Over the past 30 years, temperatures in the Arctic have been creeping up, rising half a degree Celsius with attendant increases in glacial melting and decreases in sea ice. Experts predict that at current levels of greenhouse gases--carbon dioxide alone is at 375 parts per million--the earth may warm by as much as five degrees Celsius, matching conditions roughly 130,000 years ago. Now a refined climate model is predicting, among other things, sea level rises of as much as 20 feet, according to research results published today in the journal Science.
Modeler Bette Otto-Bliesner of the National Center for Atmospheric Research in Boulder and paleoclimatologist Jonathan Overpeck of the University of Arizona matched results from the Community Climate System Model and climate records preserved in ice cores, exposed coral reefs, fossilized pollen and the chemical makeup of shells to determine the accuracy of the computer simulation. Roughly 130,000 the Arctic enjoyed higher levels of solar radiation, leading to increased warming in the summer and the retreat of glaciers worldwide. The model correctly predicted the extent of the resulting Arctic ice melt, enough to raise sea levels by roughly nine feet.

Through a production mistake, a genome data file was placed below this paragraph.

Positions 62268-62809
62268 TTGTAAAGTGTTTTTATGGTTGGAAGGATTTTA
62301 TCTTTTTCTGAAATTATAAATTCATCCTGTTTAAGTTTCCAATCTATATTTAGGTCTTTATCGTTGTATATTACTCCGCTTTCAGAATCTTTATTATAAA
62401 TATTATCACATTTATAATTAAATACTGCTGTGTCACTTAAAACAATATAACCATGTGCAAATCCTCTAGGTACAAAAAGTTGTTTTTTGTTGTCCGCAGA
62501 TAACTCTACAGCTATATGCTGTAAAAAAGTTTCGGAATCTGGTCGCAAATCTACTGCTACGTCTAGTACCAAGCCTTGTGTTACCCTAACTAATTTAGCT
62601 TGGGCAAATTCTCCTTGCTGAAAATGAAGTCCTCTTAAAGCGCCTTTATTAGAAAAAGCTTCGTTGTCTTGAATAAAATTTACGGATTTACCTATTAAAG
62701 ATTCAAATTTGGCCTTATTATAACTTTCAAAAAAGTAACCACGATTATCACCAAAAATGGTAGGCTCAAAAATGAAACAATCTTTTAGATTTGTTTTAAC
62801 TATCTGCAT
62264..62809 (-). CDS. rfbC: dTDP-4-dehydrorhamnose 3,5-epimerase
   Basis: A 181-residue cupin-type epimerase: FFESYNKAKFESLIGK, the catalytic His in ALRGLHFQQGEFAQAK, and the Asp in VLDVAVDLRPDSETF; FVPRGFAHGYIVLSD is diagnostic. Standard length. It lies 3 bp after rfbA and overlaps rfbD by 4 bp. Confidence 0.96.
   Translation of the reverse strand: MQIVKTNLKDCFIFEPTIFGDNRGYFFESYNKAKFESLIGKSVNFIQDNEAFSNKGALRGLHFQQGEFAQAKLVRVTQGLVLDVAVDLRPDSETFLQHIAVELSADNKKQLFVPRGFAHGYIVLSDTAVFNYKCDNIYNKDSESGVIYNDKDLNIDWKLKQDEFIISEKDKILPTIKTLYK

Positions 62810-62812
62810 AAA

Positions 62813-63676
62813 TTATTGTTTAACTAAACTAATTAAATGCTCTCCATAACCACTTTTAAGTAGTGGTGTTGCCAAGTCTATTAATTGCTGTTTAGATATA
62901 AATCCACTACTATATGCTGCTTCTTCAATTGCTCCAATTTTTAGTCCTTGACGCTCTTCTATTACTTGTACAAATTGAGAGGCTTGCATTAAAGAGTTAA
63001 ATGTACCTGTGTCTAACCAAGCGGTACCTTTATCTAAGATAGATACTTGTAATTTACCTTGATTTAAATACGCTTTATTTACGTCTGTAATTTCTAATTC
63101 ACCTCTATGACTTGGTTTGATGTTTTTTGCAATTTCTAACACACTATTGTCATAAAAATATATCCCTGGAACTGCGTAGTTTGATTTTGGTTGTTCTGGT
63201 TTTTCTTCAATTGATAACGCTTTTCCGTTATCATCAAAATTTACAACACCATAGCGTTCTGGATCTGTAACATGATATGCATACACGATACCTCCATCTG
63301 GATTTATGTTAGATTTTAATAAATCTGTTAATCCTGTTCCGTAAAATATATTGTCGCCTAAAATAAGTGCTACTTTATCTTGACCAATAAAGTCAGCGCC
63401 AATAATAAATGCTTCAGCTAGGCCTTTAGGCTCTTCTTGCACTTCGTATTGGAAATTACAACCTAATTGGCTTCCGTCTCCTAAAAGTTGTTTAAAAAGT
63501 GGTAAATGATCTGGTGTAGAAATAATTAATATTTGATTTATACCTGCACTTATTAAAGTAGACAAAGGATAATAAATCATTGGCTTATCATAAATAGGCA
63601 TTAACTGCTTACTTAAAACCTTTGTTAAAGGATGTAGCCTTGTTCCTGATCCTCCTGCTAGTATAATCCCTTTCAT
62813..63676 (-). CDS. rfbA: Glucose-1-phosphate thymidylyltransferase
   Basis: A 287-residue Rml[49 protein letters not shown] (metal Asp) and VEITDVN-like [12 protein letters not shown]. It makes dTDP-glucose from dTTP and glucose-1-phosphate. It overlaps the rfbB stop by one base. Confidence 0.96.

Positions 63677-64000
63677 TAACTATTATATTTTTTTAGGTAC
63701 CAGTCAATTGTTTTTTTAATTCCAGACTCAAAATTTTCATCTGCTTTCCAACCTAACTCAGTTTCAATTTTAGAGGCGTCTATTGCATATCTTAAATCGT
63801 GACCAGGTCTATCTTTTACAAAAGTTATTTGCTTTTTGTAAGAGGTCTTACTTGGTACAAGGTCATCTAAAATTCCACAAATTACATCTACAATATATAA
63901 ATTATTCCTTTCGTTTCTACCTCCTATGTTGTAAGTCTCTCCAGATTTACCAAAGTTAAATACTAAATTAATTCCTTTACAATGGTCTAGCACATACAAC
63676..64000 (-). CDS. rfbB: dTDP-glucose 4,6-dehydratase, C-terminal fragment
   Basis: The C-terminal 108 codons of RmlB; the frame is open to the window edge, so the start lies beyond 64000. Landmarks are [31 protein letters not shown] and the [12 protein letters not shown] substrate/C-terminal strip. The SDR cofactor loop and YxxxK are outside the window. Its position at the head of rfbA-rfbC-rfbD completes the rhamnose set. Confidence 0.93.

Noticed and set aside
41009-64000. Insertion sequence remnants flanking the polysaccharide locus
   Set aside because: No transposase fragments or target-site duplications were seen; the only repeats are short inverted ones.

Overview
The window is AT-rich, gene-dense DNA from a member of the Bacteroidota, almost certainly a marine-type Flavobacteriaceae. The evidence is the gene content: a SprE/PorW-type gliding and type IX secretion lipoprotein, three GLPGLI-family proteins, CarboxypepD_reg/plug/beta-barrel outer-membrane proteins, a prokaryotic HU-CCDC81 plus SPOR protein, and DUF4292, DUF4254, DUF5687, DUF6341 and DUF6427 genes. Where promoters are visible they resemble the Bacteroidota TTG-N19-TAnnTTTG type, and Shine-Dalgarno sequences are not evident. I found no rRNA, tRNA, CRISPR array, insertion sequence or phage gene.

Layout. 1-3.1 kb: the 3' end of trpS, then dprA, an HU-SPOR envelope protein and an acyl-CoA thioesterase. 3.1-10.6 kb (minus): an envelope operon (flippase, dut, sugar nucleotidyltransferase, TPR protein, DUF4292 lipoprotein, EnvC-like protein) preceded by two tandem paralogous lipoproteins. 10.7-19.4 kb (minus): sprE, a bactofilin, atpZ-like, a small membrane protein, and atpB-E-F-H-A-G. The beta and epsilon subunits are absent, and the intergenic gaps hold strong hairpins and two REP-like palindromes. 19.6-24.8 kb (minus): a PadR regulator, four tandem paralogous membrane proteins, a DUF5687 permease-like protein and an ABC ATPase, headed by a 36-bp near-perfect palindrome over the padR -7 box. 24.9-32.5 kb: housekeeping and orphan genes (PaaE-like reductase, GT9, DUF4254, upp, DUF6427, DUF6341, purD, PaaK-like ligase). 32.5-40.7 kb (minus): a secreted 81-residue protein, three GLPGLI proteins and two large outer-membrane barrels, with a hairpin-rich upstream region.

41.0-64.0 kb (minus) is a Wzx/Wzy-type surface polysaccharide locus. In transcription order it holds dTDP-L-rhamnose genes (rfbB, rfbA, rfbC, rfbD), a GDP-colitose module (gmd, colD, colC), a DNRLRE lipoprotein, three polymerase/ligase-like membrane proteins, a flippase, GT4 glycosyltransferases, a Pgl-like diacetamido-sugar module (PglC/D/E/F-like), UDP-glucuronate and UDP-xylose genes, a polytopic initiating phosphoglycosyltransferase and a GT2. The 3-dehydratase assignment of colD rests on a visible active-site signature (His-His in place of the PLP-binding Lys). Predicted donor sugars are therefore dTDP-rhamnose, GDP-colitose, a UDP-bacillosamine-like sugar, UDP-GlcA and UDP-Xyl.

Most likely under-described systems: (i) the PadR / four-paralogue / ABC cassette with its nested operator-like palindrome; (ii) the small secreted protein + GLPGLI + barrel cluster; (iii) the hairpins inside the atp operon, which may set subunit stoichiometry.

"Getting the past climate change correct in these models gives us more confidence in their ability to predict future climate change," Otto-Bliesner says. "These ice sheets have melted before and sea levels rose. The warmth needed isn't that much above present conditions."
But sea levels rose as much as 20 feet 130,000 years ago and Overpeck speculates that may have been the result of additional melting in Antarctica. After all, the ice there is not all landlocked; some rests in the ocean and a little warming in sea temperatures could melt it or pry it loose. And this time around, the warming is global, rather than concentrated in the Arctic. "In the Antarctic, all you have to do is break up the ice sheet and float it away and that would raise sea level," he says. "It's just like throwing a bunch of ice cubes into a full glass of water and watching the water spill over the top."
Such a sea level rise would permanently inundate low-lying lands like New Orleans, southern Florida, Bangladesh and the Netherlands. Already sea level rise has increased to an inch per decade, thanks to melting ice and warm water expansion, according to Overpeck. And evidence that the Arctic is exponentially warming continues to accumulate. Indeed, in another paper in the same issue of Science, Goran Ekstrom of Harvard University reported a marked increase in so-called glacial earthquakes (seismic events recorded throughout the world when Greenland's glaciers slip past rock) since 2002. In fact, last year alone saw twice as many quakes as in previous years, with most of that increase coming during the summer months.
"We need to start serious measures to reduce greenhouse gases within the next decade," Overpeck says. "If we don't do something soon, we're committed to [13 to 20 feet] of sea level rise in the future."